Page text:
2) So the connection to the benzene ring is at one of the carbons sticking off the ring?  That is an unusual subsituent.  In that case you would have some hyperconjugation from the adjacent SP3 carbon, plus some minor inductive electron withdrawing effects from the oxygens.  Normally we'd expect an oxygen to donate electron density through resonance but they obviously can't because the SP3 carbon gets in the way.  Overall it's difficult to say what the net effect would be.

If i'm wrong about the connection you should redraw it with the benzene ring.

3) This is a good question because it's not obvious intuitively. It should be in your book somewhere.  It turns out secondary and primary allylic are about equal in energy, and tertiary and substituted allylic are about equal.  A good organic book should have this in it somewhere.  Mine had it with the section on Kinetic Vs. Thermodynamic control of addition to conjugated alkenes.

4) Write out the whole mechanism and you'll figure it out.

I'll let somebody else do 5-7.


 
I'm an online organic chemistry tutor and teacher. I have a Master's in organic chemistry, and have years of experience as a TA and teacher. Visit my website http://www.organicchemistrysolutions.com for more information.

Offline vhpk

  • Full Member
  • ****
  • Posts: 259
  • Mole Snacks: +12/-25
  • Gender: Male
Re: multiple reactions and organic concepts questions
« Reply #2 on: June 18, 2008, 11:41:12 PM »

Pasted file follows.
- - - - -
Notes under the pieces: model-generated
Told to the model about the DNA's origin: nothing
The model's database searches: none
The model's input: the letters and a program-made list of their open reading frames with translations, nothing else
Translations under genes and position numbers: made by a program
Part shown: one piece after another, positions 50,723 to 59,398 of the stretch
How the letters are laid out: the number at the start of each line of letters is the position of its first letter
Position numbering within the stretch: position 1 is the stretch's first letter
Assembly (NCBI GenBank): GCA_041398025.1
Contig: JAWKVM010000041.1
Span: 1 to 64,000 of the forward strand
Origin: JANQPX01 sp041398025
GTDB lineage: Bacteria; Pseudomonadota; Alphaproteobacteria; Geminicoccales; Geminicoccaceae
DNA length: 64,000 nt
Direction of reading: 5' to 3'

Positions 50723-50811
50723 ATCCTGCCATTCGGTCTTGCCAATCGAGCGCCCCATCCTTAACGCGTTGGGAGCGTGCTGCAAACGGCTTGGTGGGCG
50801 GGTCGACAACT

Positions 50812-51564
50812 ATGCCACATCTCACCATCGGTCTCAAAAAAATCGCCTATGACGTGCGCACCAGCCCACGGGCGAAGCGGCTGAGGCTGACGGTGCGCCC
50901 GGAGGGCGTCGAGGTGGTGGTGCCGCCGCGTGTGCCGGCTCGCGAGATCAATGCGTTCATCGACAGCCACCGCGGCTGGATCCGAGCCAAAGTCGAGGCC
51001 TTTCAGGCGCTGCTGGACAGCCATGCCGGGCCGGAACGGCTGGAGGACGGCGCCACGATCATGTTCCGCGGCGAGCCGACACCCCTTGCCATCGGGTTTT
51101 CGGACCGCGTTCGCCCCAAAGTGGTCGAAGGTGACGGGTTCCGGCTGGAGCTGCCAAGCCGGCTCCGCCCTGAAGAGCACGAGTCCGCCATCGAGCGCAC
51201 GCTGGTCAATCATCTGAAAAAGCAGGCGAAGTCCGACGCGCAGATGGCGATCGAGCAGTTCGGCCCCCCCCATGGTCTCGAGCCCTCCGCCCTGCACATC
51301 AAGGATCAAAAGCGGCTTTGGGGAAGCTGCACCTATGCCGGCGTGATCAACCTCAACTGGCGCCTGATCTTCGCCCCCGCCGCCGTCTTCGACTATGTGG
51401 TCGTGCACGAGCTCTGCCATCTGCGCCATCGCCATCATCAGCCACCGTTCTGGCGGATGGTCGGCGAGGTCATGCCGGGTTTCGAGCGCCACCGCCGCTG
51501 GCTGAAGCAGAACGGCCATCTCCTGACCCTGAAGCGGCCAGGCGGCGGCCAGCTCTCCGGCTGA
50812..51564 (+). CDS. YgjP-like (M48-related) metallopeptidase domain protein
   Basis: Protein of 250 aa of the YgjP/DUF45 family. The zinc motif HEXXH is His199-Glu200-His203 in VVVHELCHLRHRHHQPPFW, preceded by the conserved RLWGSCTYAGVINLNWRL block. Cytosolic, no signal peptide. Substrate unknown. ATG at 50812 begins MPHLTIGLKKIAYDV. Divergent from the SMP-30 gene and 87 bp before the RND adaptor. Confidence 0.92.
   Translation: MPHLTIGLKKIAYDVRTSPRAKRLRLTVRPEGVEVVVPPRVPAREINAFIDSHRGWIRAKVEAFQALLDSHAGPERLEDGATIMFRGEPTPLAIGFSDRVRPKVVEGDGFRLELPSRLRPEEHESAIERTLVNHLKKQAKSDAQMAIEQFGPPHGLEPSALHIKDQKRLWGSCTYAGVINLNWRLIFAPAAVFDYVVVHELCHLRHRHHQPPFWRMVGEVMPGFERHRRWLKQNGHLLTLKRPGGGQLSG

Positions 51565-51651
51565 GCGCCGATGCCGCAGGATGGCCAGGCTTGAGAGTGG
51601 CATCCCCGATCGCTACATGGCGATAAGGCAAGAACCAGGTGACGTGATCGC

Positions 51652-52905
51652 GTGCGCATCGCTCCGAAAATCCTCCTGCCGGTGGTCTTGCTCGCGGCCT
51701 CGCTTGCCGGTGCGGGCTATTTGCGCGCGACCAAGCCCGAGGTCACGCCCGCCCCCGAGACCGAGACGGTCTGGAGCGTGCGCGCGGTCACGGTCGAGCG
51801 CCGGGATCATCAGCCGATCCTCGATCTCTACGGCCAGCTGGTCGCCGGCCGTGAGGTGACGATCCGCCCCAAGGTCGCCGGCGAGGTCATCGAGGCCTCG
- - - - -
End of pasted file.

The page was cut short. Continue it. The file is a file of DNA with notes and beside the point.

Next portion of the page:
Quote
5)Which substituents will make the benzene more acidic, halogens or meta directing deactivators? I think the halogones should make them more acidic since they're more electron withdrawing than any meta directing group, correct?

Quote
6)More intermolecular forces will increase the freezing point, because it's easier to get to the solid state, correct?
Increase the intermolecular force, the freezing point ( melting point) increase because the energy required to break the bond between molecules increase
Quote
7) the correct answer  is A but I don't understand why is it not E ? this is how the D2O reaction with benzene is shown in my text  (but they don't give a mechanism for it)
H in CH3 group is called alpha hydrogen it can be easily replaced by D so the main product is A
Genius is a long patience

Offline 113zami

  • Regular Member
  • ***
  • Posts: 33
  • Mole Snacks: +1/-0
Re: multiple reactions and organic concepts questions
« Reply #3 on: June 19, 2008, 12:29:21 PM »
thanks alot for helping

vhpk i think you forgot to answer #5 can you please reply 

Offline macman104

  • Retired Staff
  • Sr. Member
  • *
  • Posts: 1645
  • Mole Snacks: +168/-26
  • Gender: Male
Re: multiple reactions and organic concepts questions
« Reply #4 on: June 19, 2008, 02:50:41 PM »
You mean, which will make the hydrogens on the benzene more acidic?

If that is the case, while it is true that the halogens will have an electron withdrawing effect, many meta-directors have resonance on their side.

Draw the resonance structures for Nitrobenzene and Chlorobenzene after you remove a hydrogen and see how the charge is more stabilized by the Nitrobenzene.

Sponsored Links